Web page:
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How to Trick Out Your Customer Journey

author Bolt Team

Bolt Team

Thank you for joining our ThinkShop discussion around “Tricking Out the Customer Journey to Increase Conversions.

Let me start out with the context for the recommendations that you’re going to be seeing.

Out-of-the-Box Functionality Should Only Be the Beginning

I thought I’d start with some good news for any merchant out there that is upgrading their current shop or migrating to a new platform, building a new site from scratch or even going from B2B to B2C.

The modern templates that come with the latest ecommerce frameworks have built-in best practices, from the homepage all the way through the checkout process. These ecommerce platform companies have put millions of dollars into their platform and you are the lucky recipient of all their technology and research. So, some of those features in our mega menus that allow customers to drill through your catalogue and get to products faster are page builders for your content-focused pages like landing pages, About Us pages, how-tos and all those keyword rich content areas and extensions that provide enhanced features and functionality. Quick views or modal windows that show product details without leaving the category pages, auto search, and intelligent search and dynamic search are all different flavors of search.

You also have quick carts, of course, that include a variety of checkout payment and shipping options, and third party integrations. So there’s usually a community of dedicated developers that are constantly providing new innovations, and providing those to you in the form of integrations that can be added to your ecommerce experience. But why stop here? Why stop at the out-of-the-box functionality? Let’s take it up a notch and take it to the next level by finding opportunities to trick out the customer journey.

Start with a Strategy

To start with, let me touch on the standard waterfall website development process because that’s how most sites are developed these days, especially when you’re starting with a new site:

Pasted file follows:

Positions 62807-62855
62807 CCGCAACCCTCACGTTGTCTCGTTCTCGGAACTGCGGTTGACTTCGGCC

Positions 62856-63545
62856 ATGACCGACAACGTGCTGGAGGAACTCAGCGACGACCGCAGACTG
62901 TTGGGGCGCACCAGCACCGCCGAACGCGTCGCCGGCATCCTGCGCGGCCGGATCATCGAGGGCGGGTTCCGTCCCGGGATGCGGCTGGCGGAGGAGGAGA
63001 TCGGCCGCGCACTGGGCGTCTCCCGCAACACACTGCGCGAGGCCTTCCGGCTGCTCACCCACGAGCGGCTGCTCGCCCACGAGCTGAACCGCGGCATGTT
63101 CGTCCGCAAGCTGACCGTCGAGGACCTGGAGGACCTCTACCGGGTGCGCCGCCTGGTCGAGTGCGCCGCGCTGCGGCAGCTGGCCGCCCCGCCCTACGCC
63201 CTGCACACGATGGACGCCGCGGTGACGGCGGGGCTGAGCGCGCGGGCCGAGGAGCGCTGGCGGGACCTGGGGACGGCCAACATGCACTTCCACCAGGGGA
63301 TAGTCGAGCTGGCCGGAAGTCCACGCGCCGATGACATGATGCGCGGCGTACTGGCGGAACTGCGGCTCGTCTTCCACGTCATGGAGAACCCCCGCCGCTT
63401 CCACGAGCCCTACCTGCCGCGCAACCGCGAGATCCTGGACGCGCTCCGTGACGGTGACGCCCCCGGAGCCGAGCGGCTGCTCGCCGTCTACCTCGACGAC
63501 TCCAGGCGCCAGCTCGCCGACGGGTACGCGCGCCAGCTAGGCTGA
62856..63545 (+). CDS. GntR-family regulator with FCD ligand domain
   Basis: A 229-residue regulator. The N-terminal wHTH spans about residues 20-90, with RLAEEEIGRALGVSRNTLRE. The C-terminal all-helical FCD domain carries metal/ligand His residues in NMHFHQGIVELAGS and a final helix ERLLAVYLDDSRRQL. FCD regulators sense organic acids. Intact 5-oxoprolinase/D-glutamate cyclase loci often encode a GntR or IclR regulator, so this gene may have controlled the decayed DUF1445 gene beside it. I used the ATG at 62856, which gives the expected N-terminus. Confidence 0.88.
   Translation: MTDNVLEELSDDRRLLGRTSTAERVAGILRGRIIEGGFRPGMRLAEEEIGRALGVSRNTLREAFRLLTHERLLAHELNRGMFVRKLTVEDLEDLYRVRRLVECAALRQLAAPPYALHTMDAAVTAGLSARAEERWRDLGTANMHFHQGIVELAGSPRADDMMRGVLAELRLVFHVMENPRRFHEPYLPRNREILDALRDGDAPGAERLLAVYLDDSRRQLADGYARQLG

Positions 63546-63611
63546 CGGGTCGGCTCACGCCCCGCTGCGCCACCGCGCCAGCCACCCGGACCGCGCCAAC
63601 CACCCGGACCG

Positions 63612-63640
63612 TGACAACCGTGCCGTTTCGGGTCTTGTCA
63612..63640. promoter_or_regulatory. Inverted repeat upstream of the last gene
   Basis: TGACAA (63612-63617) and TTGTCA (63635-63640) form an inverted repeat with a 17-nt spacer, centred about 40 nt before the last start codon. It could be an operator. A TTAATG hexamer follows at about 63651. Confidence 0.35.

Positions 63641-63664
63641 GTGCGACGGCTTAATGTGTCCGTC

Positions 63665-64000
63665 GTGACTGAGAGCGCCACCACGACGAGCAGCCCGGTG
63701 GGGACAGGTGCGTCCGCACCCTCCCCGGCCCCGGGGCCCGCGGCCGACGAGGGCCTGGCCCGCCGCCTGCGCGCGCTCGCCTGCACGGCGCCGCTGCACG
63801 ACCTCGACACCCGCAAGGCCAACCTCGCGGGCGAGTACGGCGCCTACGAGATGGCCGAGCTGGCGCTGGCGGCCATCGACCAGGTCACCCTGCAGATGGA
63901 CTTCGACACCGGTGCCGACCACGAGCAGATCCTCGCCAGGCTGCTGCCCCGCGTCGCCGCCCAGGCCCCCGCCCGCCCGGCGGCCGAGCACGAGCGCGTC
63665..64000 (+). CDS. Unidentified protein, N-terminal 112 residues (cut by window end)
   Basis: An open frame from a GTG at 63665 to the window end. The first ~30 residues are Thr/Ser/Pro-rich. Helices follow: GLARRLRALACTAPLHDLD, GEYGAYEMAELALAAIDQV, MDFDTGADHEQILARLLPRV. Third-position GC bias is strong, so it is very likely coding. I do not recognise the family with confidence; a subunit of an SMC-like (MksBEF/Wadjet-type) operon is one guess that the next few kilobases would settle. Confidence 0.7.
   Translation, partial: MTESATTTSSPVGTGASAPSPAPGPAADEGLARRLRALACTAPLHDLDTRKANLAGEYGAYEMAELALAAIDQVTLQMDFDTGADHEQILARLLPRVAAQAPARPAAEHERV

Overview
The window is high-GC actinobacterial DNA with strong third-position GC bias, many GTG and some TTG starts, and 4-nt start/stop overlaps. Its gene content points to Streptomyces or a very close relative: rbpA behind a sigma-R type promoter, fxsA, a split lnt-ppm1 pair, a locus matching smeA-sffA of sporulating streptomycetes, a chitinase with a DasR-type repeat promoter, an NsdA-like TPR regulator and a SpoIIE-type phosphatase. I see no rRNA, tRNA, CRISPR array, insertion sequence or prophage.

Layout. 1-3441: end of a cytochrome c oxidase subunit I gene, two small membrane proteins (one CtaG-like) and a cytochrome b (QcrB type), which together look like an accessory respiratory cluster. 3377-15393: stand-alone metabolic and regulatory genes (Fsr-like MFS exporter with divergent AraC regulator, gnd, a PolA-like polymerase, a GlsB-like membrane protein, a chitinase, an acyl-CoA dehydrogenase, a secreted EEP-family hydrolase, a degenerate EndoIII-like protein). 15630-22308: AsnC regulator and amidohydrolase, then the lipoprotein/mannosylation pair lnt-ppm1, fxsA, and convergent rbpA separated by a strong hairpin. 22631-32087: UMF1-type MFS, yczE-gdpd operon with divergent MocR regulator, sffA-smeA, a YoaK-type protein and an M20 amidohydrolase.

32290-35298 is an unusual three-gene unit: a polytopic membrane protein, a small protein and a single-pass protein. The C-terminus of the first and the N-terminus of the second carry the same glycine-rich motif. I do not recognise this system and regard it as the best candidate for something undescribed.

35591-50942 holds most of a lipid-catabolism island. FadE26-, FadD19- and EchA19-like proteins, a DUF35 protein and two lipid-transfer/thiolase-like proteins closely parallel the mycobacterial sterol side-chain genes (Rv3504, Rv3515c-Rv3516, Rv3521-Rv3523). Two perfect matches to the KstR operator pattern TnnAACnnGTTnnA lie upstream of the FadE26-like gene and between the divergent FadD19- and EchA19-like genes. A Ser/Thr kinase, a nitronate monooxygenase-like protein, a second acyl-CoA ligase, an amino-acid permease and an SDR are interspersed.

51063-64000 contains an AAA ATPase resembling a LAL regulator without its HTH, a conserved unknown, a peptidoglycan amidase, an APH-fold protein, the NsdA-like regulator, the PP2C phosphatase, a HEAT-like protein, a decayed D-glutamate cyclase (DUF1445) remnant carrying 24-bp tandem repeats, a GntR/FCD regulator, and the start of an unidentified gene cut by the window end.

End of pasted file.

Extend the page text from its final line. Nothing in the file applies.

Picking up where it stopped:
You start with a strategy phase. This is really that key collaborative phase between the web developer or agency and the client. Then after that’s been determined, you go to the architectural phase, and then to the user experience and user interface design phase, which is really where I do most of my work. Then those files are passed off to the development team – the front end development and the back end development team – for integration. Once that is done, you do the testing, and then you go to support. After that point, and potentially post-launch, you go to Marketing Services to drive traffic back to your new site.

Now, I wanted to focus on the strategy phase for a second, because this is really where you make the most impactful decisions around tricking out the customer journey. And you should never skimp on your website strategy, because this is where your web agency can provide the most value, and they can only do this if they understand your brand, your goals, your pain points, and your business requirements based on the size of your business.

I’ve participated in strategies that have required just a few people over a couple of weeks and I’ve participated in strategies that require a team of 10 or more on the partner side, and then maybe even 10 or more people on the client side for over two months in order to work through everything. This is the stage of an architect planning to build a house or a building. You really need to have all of the plans in place and the expectations clearly set on both sides before you start that process. So you can’t underestimate the strategy aspect of the web development process.

Understand Your Customer Journey and Its Pain Points